Dems once believed Hispanics were key to the future. Now, they’re leading the GOP to midterm victory.
Whatever happened to the Democratic Party’s “coalition of the ascendant?” According to leading progressives during the Obama years, this collection of growing American factions, led by Hispanics, was supposed to deliver Democrats an enduring governing majority. Yet today, increasing Hispanic support for Republicans is poised to deliver Congress back to Republicans.
“A funny thing happened to the Republican Party on its way to political oblivion,” writes James Taranto from The Wall Street Journal. “It started attracting more Hispanic voters. Yes, even during the Trump years.” In fact, President Donald Trump cut Democrats’ outperformance among Hispanics from 42 points in 2016 to 26 points in 2020.
Recent polls suggest that margin will shrink significantly again this cycle. A Pew Research survey finds that 77% of Hispanics are dissatisfied with the country’s direction, and 54% disapprove of President Joe Biden’s job performance.
This shift in Hispanic political support shouldn’t come as a big surprise. Hispanics have been among the biggest losers of the Biden economy. They are disproportionately impacted by ongoing historic inflation and record gas prices that are a direct consequence of Democrats’ reckless spending and energy prohibitions.
While Democrats try to gaslight Hispanics that these regressive taxes are no big deal, many Hispanics whose office is their pickup truck or who make an hourly wage that ends in “teen” are seeing their living standards significantly decline. Americans have lost approximately $6,000 annually due to inflation, a blow that’s much more painful for those with lower incomes.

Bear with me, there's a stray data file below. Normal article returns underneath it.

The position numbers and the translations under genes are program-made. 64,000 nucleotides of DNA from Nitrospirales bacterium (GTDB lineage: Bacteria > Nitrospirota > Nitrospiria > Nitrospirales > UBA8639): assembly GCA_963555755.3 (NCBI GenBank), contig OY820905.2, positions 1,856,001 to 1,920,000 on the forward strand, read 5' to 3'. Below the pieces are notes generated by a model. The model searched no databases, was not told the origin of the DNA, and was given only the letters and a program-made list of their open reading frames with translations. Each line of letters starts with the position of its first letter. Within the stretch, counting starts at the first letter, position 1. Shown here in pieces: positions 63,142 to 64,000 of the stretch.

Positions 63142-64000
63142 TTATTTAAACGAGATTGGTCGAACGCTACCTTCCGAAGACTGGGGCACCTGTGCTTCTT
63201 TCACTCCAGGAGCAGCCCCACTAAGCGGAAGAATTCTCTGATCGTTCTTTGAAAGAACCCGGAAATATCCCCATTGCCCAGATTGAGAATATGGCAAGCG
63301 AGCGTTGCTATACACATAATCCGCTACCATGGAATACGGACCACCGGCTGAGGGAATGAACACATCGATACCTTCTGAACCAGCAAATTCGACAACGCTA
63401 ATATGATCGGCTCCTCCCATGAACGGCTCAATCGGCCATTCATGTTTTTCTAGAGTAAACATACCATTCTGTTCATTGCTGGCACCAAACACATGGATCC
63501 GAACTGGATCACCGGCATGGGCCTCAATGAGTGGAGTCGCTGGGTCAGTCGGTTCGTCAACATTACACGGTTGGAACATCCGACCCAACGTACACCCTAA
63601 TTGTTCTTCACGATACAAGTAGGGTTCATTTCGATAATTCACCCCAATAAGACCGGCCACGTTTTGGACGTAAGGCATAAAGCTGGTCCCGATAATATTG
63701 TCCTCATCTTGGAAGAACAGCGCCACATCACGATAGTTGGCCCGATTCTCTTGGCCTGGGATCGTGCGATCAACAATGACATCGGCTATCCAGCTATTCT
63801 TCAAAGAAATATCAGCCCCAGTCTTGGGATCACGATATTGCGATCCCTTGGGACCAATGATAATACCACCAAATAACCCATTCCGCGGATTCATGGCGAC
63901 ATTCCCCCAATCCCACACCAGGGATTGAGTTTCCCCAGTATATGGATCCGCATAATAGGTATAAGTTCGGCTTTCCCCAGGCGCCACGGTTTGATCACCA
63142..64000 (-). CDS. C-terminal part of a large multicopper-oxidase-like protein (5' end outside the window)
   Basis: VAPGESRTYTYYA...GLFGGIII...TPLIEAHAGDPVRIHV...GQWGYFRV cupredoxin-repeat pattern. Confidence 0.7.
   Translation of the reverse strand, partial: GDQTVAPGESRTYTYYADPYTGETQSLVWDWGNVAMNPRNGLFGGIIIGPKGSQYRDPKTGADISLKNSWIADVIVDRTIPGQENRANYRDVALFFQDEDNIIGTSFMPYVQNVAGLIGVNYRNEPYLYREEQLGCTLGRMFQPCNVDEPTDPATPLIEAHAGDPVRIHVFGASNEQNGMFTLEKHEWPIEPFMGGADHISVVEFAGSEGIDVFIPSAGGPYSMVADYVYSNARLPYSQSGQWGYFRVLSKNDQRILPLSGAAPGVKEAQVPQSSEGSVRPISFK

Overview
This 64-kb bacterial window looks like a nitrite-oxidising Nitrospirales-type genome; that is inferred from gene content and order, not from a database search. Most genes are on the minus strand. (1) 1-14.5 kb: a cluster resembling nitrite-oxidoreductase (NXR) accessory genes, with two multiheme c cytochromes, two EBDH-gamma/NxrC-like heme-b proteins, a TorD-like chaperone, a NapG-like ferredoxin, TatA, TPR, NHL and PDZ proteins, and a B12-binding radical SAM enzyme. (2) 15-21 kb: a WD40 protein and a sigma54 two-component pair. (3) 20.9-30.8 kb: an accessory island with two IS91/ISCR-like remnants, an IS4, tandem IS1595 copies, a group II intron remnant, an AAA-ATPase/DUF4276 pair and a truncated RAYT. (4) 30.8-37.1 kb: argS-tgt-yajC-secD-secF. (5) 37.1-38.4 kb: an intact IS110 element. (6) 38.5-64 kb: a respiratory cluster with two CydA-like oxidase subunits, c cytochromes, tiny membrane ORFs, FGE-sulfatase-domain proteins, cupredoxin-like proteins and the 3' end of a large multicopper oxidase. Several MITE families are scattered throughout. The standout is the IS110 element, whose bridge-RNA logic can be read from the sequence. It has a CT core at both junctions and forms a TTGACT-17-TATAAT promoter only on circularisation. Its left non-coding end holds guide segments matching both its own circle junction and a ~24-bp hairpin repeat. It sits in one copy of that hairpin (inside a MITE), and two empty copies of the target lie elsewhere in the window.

Hispanics’ economic pain is especially pronounced considering their remarkable financial success during the pre-pandemic Trump administration. Thanks to sound policies such as tax cuts and deregulation, Hispanics’ real median income rose by 7.1% in 2019 versus 5.7% for whites. Their wages grew 24% faster than during President Barack Obama’s second term. “Give us the shared economic prosperity of 2018 and 2019 back,” many Latino voters are saying.
Instead of addressing these significant economic headwinds, Democrats have pursued a radical cultural agenda, which has led to increased crime and terrible schools, that disproportionately impacts Hispanics. Extended and unjustifiable classroom closures in many states through most of 2020 and 2021 have devastated minority children’s education.
As longtime Democrat Paul Begala puts it, “The Democrats have gone from being the party of the factory floor to being the party of the faculty lounge.”
Biden bizarrely spent this week attacking airline companies for supposedly charging hidden fees for extra legroom on flights. Biden claims these fees hit “people of color” hardest. We all hate airline surcharges, but this is not exactly a kitchen table issue dominating Hispanic households. Democrats’ obsessive campaign focus on unlimited abortions also turns off many religious and culturally conservative Hispanics.
When Democrats do attempt to campaign to Latinos directly, it often involves – as Laura Ingraham put it recently — “Hispandering.” Remember when Biden started playing the song “Despacito” at a Hispanic Heritage Month address in Florida in 2020? Cringe.
Job Creators Network recently launched a mid-six-figure radio ad buy on Spanish-language radio in crucial election states to highlight the stark contrast between Hispanics’ choices this election. For an increasing number of them, the choice is clear.
In fact, it’s now Republicans who look to achieve lasting electoral success through their own coalition of the ascendant, led by a growing number of Hispanics, the working class, small business owners and suburbanites. Maintaining and building this coalition with a positive, pro-opportunity platform and message will be key to the party’s – and indeed the country’s – enduring success.
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